UB Grads Help Teachers Enjoy Taking on NYS Core Education Curriculum

Shakespeare, Bollywood narratives, Baroque artists: teachers dive into the humanities

Release Date: August 7, 2012

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UB alumni Deepa (left) and Preethi Govindaraj have developed a series of humanities courses to help teachers meet requirements of the New York State Core Education Curriculum.

BUFFALO, N.Y. -- At a time when "entrepreneurship" often refers to developing a new medical device, engineering method or software application, a successful new pursuit founded by two University at Buffalo graduates sells James Joyce, bioethics and "Notions of the American West."

And that's just the tip of the iceberg.

Sometimes questioned for being too young for the job, Buffalo sisters Preethi and Deepa Govindaraj are the founding directors of Minerva, a program of complex (and intriguing) humanities courses that help teachers upgrade the "deep content knowledge" now required of them by the New York State Core Education Curriculum.

Specifically, Minerva engages teachers in such areas of study as American literature, the cultural narratives of bioethics, the influence of mathematical theories, rhetorical devices in contemporary fiction or world civilizations from Korea to ancient Rome.

Area districts that offer the programs -- Depew, West Seneca, Niagara Falls, Cheektowaga/Sloan, Lancaster, Royalton-Hartland, Oakfield-Alabama and other districts in Erie, Niagara, Orleans, Monroe, Genesee and Duchess counties -- continue to receive reviews from their teachers.

Several New York State Regents and State Education officials are so impressed they asked the Govindarajs to model the courses for educators throughout the state in March. Interest has been growing ever since, with inquiries from districts as far away as Rockland County and Long Island.

But why?

"Because of prevailing patterns in teacher education, many teachers do not have degrees in the content areas like history, English, cultural studies, math" and so on, says Deepa Govindaraj.

She says, "College education programs show teachers how to teach the humanities without actually engaging them very much in the content. Most professional development programs for educators -- like those sold by the educational conglomerate Pearson -- package curriculums and train teachers to teach them. But such products, streamlined for efficiency and high output, also do not immerse teachers in the content they teach, but encourages them to regurgitate a prepackaged blueprint for each lesson. The result is that company profits grow right with the frustrations of educators."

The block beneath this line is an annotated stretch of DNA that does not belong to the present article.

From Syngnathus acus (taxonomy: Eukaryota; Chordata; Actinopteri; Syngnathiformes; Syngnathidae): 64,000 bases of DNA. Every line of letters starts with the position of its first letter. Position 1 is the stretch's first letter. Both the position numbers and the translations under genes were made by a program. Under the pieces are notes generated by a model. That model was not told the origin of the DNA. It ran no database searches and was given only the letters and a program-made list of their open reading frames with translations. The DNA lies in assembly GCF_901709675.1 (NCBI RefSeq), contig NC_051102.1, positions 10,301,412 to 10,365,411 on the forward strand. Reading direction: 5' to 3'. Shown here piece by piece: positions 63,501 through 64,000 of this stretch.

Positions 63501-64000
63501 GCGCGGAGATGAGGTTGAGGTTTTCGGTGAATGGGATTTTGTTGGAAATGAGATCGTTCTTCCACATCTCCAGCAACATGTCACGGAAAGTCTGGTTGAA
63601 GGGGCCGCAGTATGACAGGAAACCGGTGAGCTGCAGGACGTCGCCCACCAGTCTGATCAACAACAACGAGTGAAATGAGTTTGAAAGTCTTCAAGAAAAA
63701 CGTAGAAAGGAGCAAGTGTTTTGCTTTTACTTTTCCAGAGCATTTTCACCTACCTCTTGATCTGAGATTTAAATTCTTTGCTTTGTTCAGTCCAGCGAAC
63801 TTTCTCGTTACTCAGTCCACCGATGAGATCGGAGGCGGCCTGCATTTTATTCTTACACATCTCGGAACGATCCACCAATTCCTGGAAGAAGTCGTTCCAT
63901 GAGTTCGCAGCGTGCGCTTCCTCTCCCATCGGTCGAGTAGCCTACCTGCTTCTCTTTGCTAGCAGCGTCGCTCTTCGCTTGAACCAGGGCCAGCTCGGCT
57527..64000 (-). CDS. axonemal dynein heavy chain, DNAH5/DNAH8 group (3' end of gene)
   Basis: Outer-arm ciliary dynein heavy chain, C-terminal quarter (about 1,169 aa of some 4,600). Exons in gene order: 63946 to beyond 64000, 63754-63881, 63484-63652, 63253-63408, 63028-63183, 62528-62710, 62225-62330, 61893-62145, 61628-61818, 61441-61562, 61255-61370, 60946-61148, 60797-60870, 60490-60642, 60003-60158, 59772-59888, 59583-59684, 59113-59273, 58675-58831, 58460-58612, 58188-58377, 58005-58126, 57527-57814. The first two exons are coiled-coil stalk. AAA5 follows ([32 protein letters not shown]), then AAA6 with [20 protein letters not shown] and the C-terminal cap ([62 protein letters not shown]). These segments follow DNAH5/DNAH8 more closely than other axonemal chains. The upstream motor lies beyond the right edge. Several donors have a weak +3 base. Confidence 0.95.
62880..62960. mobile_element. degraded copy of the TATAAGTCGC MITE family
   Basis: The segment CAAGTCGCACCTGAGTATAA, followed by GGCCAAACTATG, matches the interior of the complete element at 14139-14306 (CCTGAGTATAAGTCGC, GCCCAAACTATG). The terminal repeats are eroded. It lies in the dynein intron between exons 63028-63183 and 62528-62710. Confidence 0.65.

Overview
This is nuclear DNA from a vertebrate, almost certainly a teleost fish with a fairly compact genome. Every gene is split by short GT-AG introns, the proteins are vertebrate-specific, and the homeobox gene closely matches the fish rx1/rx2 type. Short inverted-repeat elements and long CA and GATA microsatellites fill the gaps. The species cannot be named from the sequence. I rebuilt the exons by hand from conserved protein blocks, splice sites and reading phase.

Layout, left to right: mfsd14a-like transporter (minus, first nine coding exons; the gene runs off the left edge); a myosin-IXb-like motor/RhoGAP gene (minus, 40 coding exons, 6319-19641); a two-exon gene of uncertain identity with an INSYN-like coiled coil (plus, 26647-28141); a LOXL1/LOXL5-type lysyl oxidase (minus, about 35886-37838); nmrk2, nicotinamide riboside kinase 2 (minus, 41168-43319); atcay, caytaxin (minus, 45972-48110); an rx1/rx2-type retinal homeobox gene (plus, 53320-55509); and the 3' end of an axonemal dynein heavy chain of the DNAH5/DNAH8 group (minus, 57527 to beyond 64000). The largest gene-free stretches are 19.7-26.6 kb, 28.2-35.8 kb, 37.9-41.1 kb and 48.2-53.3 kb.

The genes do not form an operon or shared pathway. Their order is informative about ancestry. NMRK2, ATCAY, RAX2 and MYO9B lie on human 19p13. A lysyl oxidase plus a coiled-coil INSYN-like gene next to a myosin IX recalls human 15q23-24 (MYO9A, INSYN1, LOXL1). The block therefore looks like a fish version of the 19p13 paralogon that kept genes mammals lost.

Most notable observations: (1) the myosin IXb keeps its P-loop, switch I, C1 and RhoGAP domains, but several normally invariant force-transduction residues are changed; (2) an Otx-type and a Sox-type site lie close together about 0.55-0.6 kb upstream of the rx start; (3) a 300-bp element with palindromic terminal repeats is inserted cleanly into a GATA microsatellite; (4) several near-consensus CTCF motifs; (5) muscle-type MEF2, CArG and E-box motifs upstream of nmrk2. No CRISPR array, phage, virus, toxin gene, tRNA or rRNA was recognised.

The Govindarajs say teachers in Williamsville expressed their concerns about this discrepancy six years ago when they offered their first course in the district. The teachers (most of whom do not have time to go back to college) were very much interested in the courses, not only for their own edification, but because they are required to engage their classes with a variety of texts that they themselves may never have studied.

"They are being asked to 'model common core education standards,'" Deepa says, "and to bring students to a level of proficiency in reading and writing that requires them to interact with the content, style and context of increasingly complex materials."

It's a difficult demand to fulfill and it means teachers have to understand material in many contexts and make it exciting enough to sustain students' intellectual inquiry.

"Our courses are specifically designed to address this need," says Preethi Govindaraj. "They immerse teachers in the content they teach. Each course we develop is based on teacher requests."

Minerva's catalog of 57 courses is growing with dozens more in development. They include "The Harlem Renaissance," children's literature, "Native Revolutions of America" and "Endangered Species." In all courses, participants are required to closely examine subject matter in its cultural context using literature, literary nonfiction, art, music and a range of multimedia resources.

It's a tall order for the Govindaraj sisters, who teach all the courses, but both are extraordinarily well-read and can teach up a storm.

Preethi Govindaraj graduated from UB in 2002 with an undergraduate degree in marketing with a humanities concentration. She studied the humanities in Singapore as a Fulbright Scholar in 2003, and in 2005 earned an MBA in consulting with a second concentration in the humanities. Deepa graduated summa cum laude from UB in 2006 with a BA in Honors Liberal Arts: Film and Media Analysis, and in 2008 with an EdM from UB in Sociology of Education with a concentration in English literature.

Minerva courses are not shallow, short or simple. Ranging from 18 to 36 total hours, courses are taught in blocks of three-hour classes or full day sessions.

The Govindarajs think Minerva has the potential for provoking growth in the Western New York economy around education and to provide jobs for humanities graduates.

"Most do not think of this region as a center of educational reform," says Preethi, "but we could bring teachers and humanities specialists to Western New York from throughout the state to learn the courses and deliver them in their districts."

She adds that, because Core Education Curricula are being established in many states that may not be able to retool the humanities skills of their teacher population, Buffalo could establish learning centers that would attract thousands of educator and administrators to the area.

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